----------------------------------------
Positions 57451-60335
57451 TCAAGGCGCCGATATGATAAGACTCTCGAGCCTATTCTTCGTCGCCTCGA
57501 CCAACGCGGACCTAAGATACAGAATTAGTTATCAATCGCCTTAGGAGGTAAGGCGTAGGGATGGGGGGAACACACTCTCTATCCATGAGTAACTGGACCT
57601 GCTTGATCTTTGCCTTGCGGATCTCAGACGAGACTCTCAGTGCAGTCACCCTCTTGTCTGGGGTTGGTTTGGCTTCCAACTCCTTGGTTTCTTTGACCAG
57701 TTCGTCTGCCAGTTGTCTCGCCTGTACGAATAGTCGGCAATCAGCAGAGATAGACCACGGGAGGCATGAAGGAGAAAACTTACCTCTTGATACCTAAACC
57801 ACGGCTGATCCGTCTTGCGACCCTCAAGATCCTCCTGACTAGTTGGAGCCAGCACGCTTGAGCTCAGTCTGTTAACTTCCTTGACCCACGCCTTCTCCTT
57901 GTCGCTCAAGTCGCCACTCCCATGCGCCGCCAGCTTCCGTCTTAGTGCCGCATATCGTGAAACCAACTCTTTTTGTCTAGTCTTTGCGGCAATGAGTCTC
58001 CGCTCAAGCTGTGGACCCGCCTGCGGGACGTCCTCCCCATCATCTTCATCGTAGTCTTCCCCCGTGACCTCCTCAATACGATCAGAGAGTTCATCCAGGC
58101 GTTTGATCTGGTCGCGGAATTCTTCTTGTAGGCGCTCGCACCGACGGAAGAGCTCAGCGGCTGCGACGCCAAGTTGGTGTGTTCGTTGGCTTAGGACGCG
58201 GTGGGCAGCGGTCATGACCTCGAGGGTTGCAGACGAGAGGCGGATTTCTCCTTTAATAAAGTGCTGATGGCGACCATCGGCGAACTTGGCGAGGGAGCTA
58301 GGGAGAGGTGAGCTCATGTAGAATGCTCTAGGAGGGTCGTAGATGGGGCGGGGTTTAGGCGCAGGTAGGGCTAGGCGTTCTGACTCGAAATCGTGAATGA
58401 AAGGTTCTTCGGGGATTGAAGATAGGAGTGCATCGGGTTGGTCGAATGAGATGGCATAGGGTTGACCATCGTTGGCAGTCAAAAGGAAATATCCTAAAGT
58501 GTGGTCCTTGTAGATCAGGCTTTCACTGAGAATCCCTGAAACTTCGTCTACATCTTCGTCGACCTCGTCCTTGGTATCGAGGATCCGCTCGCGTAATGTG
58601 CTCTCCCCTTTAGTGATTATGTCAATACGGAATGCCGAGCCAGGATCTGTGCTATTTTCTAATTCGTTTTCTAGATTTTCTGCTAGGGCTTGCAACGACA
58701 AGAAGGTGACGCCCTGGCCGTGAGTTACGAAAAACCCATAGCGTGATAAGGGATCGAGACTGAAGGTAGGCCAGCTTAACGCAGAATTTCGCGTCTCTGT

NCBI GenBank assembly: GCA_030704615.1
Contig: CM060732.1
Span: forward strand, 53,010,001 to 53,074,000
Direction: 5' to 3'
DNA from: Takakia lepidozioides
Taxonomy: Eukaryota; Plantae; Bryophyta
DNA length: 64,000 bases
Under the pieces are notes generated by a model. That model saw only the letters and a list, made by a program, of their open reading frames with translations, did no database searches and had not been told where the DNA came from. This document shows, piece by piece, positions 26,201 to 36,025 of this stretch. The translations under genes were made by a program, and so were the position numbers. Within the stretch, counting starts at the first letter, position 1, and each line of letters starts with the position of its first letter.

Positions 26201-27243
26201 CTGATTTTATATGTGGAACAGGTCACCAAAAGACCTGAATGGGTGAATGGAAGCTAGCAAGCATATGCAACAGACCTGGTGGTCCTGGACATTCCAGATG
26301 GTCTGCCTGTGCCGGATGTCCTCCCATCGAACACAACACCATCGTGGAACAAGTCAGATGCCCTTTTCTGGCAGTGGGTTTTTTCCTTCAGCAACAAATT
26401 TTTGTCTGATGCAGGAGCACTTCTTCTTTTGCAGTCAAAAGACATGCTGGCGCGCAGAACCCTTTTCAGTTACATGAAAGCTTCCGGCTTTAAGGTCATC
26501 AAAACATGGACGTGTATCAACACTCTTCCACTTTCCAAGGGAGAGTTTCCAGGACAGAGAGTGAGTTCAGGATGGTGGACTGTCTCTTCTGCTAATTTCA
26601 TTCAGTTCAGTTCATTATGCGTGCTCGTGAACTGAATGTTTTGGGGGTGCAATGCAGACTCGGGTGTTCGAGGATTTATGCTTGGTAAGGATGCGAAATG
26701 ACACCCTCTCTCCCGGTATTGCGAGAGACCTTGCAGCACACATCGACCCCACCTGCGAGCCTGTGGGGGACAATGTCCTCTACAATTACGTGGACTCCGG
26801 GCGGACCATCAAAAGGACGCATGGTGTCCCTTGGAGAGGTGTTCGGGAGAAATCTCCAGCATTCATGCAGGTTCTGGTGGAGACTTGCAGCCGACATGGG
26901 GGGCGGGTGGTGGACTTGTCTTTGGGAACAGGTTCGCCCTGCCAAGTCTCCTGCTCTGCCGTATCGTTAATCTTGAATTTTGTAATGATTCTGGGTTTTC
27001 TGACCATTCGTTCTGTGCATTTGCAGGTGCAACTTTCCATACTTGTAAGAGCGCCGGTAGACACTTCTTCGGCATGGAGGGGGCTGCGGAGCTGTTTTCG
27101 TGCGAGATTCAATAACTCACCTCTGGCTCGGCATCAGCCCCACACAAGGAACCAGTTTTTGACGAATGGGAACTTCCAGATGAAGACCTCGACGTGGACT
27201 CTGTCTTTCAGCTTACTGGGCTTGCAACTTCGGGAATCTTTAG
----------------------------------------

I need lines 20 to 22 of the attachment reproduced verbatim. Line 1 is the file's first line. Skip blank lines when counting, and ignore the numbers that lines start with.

DNA from: Takakia lepidozioides
Taxonomy: Eukaryota; Plantae; Bryophyta
DNA length: 64,000 bases